"Rapture in Death," J.D. Robb

Pros: Fun setting; interesting mystery; post-marriage character development
Cons: Not the best of Robb/Roberts’s mysteries
Rating: 4 out of 5

Visit Nora Roberts’s website.

 

Rapture in Death is the fourth book in Nora Roberts/J.D. Robb’s ‘in death’ series, starring hardass detective Eve Dallas in a futuristic (2050s and 2060s) New York. After initially reading one of the later books I started borrowing the earlier ones from a generous friend, and occasionally read one as an enjoyable pause in my devouring of review copies. The series tends toward a certain over-the-top, larger-than-life approach to romance, mystery, detective work, and so on. It revels in it, milking it for all the fun it can. At the same time, however, the series is every bit as much about its larger-than-life characters, such as Eve, her billionaire mogul husband Roarke, her best friend Mavis, her aide Peabody, and a slowly growing cast of equally fascinating characters.

 

Eve and Roarke, newly married, are finishing up their honeymoon aboard Roarke’s unfinished off-world Olympus Resort. As inevitably happens in Eve’s world, death intervenes in their wedded bliss. It seems that one of the whiz-kid technicians living and working at the station got home from his shift, relaxed with a bit of virtual reality, and hung himself from the chandelier with a happy grin on his face. And when Eve gets home, she ends up faced with several more happy ‘self-terminations,’ and brain scans that show tiny burns inside their brains.

In the meantime, Mavis has caught the eye of a famous recording artist, who’s recording a demo with her. He wants to use Mavis’s connection to Eve and Roarke to reach the ears of the wealthy and famous. His special music rig has a few homemade modifications, however, and it’s having quite the effect on the group of friends—particularly the happy newlyweds.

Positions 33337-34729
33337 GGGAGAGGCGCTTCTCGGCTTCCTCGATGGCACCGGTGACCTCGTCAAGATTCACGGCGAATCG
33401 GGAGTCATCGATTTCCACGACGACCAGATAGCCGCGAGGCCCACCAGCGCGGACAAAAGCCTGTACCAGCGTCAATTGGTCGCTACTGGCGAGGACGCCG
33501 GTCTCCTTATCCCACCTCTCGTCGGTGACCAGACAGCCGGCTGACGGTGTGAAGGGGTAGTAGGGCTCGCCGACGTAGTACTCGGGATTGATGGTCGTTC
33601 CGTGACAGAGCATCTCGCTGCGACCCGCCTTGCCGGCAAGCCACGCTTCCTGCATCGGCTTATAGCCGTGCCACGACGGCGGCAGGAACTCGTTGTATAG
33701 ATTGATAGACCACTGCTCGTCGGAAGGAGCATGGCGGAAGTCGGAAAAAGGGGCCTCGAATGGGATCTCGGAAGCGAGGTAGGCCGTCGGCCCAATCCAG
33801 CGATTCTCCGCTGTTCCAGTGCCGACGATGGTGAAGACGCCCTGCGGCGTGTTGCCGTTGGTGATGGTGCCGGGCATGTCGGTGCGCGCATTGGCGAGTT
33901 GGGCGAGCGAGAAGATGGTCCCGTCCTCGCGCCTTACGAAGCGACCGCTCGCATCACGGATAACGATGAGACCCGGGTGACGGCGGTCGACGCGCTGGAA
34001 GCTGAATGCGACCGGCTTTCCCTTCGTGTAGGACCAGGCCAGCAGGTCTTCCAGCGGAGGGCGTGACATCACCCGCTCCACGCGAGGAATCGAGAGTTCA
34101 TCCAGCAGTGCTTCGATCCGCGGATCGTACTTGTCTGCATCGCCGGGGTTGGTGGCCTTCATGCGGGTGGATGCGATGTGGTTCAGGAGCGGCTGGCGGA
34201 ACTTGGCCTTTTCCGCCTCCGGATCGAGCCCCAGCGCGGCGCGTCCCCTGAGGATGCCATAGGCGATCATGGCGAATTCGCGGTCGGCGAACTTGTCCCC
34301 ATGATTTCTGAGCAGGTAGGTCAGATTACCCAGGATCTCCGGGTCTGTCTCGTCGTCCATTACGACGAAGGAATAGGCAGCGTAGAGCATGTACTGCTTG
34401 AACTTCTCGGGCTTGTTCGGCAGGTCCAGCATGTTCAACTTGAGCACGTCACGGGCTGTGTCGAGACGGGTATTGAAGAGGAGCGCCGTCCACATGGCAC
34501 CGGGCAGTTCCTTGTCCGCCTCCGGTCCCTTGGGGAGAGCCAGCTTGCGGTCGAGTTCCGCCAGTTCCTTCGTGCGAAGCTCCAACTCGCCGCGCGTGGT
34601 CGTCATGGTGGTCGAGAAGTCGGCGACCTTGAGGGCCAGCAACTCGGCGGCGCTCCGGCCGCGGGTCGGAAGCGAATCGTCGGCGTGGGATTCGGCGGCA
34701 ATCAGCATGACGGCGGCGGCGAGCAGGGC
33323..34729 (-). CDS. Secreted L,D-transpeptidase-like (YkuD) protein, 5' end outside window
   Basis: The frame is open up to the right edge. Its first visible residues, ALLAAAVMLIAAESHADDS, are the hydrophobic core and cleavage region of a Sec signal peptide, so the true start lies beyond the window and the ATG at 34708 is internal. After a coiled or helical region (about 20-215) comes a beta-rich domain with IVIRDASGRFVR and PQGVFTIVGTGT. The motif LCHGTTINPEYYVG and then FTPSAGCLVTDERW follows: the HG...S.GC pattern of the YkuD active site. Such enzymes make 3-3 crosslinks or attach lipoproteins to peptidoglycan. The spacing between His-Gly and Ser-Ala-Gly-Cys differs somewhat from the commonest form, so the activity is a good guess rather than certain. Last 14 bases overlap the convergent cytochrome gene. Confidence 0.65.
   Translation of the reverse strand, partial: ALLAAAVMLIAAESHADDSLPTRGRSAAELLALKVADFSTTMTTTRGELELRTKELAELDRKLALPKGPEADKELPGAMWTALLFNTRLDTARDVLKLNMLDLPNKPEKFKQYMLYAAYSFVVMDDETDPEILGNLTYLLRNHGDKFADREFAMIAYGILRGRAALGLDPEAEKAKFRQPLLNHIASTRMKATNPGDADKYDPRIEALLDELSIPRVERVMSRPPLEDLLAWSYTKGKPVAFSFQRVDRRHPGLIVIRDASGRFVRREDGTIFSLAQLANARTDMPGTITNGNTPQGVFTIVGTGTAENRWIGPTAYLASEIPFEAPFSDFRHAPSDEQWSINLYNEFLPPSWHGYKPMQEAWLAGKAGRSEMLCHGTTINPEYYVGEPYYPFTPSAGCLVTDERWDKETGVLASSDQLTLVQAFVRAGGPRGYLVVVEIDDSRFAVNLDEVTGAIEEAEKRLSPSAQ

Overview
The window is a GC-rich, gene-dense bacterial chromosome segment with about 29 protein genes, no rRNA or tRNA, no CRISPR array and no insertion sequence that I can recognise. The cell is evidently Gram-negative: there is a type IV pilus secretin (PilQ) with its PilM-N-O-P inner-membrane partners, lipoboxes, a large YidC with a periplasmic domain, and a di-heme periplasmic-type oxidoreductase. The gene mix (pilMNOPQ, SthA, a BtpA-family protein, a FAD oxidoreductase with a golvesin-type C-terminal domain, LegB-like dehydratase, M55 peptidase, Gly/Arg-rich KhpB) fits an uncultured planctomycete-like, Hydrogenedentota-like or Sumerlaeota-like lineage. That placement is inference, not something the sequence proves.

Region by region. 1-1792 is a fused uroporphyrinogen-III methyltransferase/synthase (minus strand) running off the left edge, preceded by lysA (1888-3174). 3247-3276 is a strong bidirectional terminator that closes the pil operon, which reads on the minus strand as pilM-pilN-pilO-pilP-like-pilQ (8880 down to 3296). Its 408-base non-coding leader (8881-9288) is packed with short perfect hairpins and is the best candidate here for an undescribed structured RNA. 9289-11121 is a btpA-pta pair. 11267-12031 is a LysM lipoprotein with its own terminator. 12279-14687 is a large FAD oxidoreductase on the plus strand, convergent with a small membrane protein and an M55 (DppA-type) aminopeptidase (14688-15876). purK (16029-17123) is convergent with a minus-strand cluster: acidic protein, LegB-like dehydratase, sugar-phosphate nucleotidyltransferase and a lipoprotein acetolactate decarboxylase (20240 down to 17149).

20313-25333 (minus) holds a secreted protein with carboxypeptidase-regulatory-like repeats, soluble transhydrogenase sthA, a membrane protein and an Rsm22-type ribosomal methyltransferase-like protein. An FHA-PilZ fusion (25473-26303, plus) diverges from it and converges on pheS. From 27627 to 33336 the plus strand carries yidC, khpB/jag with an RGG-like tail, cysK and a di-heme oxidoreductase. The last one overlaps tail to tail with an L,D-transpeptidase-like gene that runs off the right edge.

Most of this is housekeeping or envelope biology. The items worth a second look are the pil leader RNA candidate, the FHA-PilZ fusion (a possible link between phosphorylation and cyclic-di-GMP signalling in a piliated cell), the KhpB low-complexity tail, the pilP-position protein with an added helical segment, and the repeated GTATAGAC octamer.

For those readers hooked on Robb’s characters, Rapture in Death is a great contribution to the series. It focuses heavily on the just-post-marriage relationship of Eve and Roarke, especially Eve’s struggle to come to terms with the strength of her feelings for Roarke (and his for her). It also includes some interesting developments in Mavis’s career as a performer.

The mystery is interesting, but not quite up to the level of some of the other books in the series. It’s pretty easy to see which possible bad guy is the red herring and which isn’t, and the red herring gets drawn out a bit long in my opinion.

Since we’re on the fourth book of the series, it can start to feel a little bit unlikely that so many of Eve’s cases have ended up tied to people she knows so well. On the other hand, Robb knows her audience: people follow these books for the larger-than-life character drama as well as the mystery, and the way to do that is to give Eve a personal stake in her cases. So while the practical part of me balks a little at the coincidences, I have to admit that it’s a very effective way to draw her particular audience in.

All in all, while this isn’t my favorite book of the series, I definitely enjoyed reading it. As always, there’s some hot & heavy sex between our favorite billionaire and cop, so this one’s for adults only!

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  1. […] of which, part of the reason this came to mind is that last week I read & reviewed Rapture in Death and Ceremony in Death. And only somewhat apropos of that, yesterday’s review was of an Emile […]

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